This Other Eden by  Paul Harding

This Other Eden

Paul Harding

After the arrival of the well-meaning but racist Reverend Diamond and a bunch of civil servants and scientists, the Apple Island people are labelled as backward people who need to be civilized as quickly as possible. The subjects addressed, like racial inequality and intolerance, are timeless. I loved the lyrical style and the lively characters, - which made the book despite its serious issues, more enjoyable.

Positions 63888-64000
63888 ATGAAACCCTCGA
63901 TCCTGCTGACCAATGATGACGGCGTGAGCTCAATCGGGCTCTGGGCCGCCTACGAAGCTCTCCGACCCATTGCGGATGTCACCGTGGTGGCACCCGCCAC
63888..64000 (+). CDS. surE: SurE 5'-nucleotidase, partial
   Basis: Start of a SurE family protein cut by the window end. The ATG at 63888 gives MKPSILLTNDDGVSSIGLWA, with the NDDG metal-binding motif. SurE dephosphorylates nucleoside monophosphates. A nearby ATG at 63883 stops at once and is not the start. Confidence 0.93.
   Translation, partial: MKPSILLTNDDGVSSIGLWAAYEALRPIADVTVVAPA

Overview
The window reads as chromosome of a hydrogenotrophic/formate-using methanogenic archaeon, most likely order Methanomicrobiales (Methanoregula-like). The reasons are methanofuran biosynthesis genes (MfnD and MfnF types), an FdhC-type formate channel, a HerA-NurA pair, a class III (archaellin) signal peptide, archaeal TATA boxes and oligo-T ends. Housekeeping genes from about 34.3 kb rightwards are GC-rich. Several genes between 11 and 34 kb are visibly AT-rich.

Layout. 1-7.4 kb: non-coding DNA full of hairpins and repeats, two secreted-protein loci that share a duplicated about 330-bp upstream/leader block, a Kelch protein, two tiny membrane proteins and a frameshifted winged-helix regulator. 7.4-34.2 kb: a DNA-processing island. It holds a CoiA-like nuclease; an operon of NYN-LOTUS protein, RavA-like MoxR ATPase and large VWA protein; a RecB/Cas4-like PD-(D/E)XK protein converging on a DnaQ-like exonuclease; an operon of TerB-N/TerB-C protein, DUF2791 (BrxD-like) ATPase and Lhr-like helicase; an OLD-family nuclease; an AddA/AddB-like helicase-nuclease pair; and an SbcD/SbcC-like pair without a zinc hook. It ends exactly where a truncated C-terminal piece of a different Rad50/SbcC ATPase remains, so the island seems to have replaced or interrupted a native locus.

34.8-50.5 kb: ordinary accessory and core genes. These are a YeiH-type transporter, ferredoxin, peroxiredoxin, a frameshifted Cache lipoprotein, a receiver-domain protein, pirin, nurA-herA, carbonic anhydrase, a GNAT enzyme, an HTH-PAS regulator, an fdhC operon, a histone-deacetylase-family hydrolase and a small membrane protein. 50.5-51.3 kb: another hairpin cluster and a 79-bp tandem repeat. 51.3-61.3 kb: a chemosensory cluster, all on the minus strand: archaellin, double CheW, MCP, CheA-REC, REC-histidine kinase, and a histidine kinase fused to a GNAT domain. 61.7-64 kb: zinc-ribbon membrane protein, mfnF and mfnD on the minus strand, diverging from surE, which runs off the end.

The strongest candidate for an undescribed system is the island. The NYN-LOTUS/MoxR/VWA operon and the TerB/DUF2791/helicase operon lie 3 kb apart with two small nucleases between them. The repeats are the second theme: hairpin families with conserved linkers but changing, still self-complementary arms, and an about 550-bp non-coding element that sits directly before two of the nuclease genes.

Neither Iris nor Violet married or courted, to the extent that such a word described how young people on the island took up with one another and started families. At the age they'd have longed and looked for partners there were no boys or men of right age. Violet complained about the poverty of men while she did the washing or stacked wood or plucked weeds from the garden. Once, some man who must have seen one or the other sister picking up or returning a load of washing on the mainland rowed over one night and squirmed through the grass, as if every Lark child and Eha, up with the tide, could not see him clear as a snake on open sand, thinking he'd sneak into the cabin to get at whichever sister he'd seen. He writhed down the dark scuttle into the cabin, where Iris was waiting for him with a flatiron. She split his forehead open and that wicked little serpent twisted and writhed all the way back to his boat, blinded by its own blood pouring over its eyes. From the shadows, Rabbit Lark watched the brained man slither past. She held a robin's nest to her mouth, eating the pale blue eggs from it one by one.

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